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Hydrology and Earth System Sciences An interactive open-access journal of the European Geosciences Union
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Volume 18, issue 6
Hydrol. Earth Syst. Sci., 18, 2235–2256, 2014
https://doi.org/10.5194/hess-18-2235-2014
© Author(s) 2014. This work is distributed under
the Creative Commons Attribution 3.0 License.

Special issue: Drought forecasting and warning

Hydrol. Earth Syst. Sci., 18, 2235–2256, 2014
https://doi.org/10.5194/hess-18-2235-2014
© Author(s) 2014. This work is distributed under
the Creative Commons Attribution 3.0 License.

Research article 18 Jun 2014

Research article | 18 Jun 2014

Links between the Big Dry in Australia and hemispheric multi-decadal climate variability – implications for water resource management

D. C. Verdon-Kidd1, A. S. Kiem2, and R. Moran2 D. C. Verdon-Kidd et al.
  • 1Environmental and Climate Change Research Group, School of Environmental and Life Sciences, University of Newcastle, Callaghan, Australia
  • 2Water Group, Department of Environment and Primary Industries, Victoria, Australia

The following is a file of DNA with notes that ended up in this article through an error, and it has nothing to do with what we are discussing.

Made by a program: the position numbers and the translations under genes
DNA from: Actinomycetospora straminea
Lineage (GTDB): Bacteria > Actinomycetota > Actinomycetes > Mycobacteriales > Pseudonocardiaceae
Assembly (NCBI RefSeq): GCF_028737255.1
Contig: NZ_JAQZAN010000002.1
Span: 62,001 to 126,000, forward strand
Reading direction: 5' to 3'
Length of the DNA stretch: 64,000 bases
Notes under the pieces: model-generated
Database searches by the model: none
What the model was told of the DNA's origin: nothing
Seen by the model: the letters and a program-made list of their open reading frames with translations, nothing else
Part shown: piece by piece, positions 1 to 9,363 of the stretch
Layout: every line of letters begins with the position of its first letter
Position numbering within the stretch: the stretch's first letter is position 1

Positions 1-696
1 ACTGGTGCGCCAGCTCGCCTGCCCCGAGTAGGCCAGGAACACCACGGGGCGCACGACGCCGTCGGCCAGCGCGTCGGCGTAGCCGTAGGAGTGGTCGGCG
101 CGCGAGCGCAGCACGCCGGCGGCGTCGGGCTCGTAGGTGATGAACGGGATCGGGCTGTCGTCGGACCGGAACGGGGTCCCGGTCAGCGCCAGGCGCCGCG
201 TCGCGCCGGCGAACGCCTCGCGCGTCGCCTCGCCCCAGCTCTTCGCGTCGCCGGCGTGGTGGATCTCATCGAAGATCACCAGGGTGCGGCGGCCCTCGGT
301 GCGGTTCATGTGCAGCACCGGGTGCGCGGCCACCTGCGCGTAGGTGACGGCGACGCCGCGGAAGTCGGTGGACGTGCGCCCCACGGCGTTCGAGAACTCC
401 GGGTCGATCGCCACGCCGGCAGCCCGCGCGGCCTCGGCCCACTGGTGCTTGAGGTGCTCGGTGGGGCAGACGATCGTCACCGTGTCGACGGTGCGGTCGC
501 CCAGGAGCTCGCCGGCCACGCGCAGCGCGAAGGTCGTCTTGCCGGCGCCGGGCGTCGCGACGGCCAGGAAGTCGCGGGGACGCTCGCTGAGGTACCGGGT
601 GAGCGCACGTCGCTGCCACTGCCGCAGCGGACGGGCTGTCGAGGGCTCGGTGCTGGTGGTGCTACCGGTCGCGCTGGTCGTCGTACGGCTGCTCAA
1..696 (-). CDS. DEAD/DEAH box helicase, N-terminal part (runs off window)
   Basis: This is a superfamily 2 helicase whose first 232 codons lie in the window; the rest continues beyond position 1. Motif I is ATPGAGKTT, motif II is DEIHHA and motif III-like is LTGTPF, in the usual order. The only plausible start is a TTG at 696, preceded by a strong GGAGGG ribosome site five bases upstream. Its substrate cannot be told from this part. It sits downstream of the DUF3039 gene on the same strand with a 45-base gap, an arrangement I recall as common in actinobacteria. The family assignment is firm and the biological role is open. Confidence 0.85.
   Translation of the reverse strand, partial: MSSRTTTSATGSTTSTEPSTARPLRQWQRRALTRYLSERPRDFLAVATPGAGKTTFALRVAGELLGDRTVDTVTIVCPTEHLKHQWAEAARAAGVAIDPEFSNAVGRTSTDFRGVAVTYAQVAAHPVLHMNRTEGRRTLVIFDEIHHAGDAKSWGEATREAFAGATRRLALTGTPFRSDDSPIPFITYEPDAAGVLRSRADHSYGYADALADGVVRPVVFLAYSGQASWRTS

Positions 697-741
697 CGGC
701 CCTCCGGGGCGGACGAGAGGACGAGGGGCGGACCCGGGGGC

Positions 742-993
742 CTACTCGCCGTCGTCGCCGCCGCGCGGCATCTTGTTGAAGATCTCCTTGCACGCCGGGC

Abstract. Southeast Australia (SEA) experienced a protracted drought during the mid-1990s until early 2010 (known as the Big Dry or Millennium Drought) that resulted in serious environmental, social and economic effects. This paper analyses a range of historical climate data sets to place the recent drought into context in terms of Southern Hemisphere inter-annual to multi-decadal hydroclimatic variability. The findings indicate that the recent Big Dry in SEA is in fact linked to the widespread Southern Hemisphere climate shift towards drier conditions that began in the mid-1970s. However, it is shown that this link is masked because the large-scale climate drivers responsible for drying in other regions of the mid-latitudes since the mid-1970s did not have the same effect on SEA during the mid- to late 1980s and early 1990s. More specifically, smaller-scale synoptic processes resulted in elevated autumn and winter rainfall (a crucial period for SEA hydrology) during the mid- to late 1980s and early 1990s, which punctuated the longer-term drying. From the mid-1990s to 2010 the frequency of the synoptic processes associated with elevated autumn/winter rainfall decreased, resulting in a return to drier than average conditions and the onset of the Big Dry. The findings presented in this paper have marked implications for water management and climate attribution studies in SEA, in particular for understanding and dealing with "baseline" (i.e. current) hydroclimatic risks.

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